A major hurdle in brain-computer interfaces is the lack of an implantable neural interface system that remains viable for a lifetime. The paper explores the fundamental system design trade-offs and ultimate size, power, and bandwidth scaling limits of neural recording systems.
A network of tiny implantable sensors could function like an MRI inside the brain, recording data on nearby neurons and transmitting it back out. The smart dust particles would all contain an extremely small CMOS sensor capable of measuring electrical activity in nearby neurons. The researchers envision a piezoelectric material backing the CMOS capable of generating electrical signals from ultrasound waves. The process would also work in reverse, allowing the dust to beam data back via high-frequency sound waves. The neural dust would also be coated with polymer.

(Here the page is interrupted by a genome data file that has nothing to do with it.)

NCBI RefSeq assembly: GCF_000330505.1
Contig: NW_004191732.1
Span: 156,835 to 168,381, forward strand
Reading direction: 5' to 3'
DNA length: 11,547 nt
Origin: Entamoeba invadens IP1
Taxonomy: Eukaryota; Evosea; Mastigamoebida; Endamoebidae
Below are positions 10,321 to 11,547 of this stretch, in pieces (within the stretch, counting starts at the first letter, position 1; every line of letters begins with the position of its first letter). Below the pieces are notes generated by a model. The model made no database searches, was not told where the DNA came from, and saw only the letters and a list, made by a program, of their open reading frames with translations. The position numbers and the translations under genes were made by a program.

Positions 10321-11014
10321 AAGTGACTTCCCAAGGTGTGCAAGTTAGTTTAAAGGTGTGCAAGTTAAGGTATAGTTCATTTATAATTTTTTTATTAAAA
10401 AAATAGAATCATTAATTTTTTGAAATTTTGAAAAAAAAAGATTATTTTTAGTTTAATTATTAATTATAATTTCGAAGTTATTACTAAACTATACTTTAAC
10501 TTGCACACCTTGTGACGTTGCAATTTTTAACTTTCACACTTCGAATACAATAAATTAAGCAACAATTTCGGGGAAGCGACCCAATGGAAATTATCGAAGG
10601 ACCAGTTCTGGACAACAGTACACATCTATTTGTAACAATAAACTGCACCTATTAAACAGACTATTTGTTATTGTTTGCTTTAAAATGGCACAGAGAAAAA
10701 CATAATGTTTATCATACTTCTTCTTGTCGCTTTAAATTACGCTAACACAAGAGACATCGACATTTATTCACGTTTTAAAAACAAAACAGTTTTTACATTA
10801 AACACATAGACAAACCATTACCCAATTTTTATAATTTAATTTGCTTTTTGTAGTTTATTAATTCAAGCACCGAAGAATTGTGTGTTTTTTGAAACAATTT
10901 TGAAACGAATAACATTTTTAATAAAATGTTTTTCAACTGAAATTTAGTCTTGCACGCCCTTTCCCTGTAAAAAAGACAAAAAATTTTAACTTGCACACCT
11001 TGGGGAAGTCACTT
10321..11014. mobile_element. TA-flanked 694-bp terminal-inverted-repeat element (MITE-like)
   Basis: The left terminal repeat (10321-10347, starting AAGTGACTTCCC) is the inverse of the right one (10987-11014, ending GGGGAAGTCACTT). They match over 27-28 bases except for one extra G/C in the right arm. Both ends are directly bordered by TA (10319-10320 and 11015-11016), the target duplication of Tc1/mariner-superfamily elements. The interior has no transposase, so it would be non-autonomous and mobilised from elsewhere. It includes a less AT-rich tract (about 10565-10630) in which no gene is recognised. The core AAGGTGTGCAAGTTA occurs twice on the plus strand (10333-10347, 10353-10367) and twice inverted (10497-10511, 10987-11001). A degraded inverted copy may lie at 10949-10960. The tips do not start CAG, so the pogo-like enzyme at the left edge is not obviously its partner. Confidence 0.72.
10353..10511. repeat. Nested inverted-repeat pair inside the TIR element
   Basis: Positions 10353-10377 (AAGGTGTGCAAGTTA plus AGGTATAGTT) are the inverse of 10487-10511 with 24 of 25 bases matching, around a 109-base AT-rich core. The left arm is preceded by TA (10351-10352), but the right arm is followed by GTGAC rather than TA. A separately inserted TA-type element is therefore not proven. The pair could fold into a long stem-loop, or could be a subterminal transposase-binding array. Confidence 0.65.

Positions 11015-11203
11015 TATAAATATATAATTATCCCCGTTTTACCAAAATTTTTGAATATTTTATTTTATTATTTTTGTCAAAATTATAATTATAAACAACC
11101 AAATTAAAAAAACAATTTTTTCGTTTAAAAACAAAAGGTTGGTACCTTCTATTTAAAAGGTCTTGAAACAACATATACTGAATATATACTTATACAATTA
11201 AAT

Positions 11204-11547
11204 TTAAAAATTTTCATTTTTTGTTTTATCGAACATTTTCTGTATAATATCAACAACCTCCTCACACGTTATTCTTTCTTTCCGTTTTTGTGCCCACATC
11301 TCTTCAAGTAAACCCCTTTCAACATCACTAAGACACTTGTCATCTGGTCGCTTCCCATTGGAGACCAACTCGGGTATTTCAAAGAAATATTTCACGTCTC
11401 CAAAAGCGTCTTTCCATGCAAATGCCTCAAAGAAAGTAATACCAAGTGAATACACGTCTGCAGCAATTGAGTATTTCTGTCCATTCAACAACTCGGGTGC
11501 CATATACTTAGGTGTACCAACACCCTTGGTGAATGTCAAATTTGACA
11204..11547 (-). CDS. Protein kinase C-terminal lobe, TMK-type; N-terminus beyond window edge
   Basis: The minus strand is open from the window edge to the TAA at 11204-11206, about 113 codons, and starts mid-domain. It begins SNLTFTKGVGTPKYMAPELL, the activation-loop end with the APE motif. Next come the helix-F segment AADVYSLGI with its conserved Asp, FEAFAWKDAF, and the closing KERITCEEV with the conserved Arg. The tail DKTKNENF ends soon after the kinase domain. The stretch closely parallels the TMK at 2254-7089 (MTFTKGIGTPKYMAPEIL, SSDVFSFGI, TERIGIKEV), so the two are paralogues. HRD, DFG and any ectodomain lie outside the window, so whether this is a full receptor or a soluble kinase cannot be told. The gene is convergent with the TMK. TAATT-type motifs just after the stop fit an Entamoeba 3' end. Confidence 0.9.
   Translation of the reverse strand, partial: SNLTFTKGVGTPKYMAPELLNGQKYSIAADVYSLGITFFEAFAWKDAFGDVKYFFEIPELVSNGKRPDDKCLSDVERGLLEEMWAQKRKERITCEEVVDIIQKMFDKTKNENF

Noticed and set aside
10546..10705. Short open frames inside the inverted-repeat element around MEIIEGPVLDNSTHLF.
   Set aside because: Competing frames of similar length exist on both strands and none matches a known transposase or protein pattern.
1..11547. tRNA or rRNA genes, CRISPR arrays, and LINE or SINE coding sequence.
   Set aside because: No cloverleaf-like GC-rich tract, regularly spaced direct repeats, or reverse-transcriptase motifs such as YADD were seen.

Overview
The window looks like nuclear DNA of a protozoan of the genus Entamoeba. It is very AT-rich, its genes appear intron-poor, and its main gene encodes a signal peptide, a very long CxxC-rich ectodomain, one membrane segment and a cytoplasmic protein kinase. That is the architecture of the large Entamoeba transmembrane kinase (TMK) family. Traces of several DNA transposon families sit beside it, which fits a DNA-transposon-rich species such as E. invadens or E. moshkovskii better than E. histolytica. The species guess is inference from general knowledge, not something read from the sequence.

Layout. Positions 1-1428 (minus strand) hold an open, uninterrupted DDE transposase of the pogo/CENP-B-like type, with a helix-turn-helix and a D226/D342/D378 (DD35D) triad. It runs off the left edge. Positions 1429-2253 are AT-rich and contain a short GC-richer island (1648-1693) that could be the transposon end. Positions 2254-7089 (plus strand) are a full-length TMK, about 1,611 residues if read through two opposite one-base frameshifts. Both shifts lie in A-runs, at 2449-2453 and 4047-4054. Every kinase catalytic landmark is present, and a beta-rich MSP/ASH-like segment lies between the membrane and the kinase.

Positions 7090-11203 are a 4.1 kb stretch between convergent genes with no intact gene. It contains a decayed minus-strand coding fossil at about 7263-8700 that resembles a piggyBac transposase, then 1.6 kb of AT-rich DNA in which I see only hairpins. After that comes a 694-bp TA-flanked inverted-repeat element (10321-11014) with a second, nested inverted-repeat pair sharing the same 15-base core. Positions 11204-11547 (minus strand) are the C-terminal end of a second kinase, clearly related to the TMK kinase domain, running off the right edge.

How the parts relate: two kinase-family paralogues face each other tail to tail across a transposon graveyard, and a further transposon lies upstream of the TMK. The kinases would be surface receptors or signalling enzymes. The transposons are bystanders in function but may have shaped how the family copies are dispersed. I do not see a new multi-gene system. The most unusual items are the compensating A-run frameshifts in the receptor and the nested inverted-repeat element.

- More in-depth article on this research can be found on MIT Technology Review.
- Full research paper: Neural Dust: An Ultrasonic, Low Power Solution for Chronic Brain-Machine Interfaces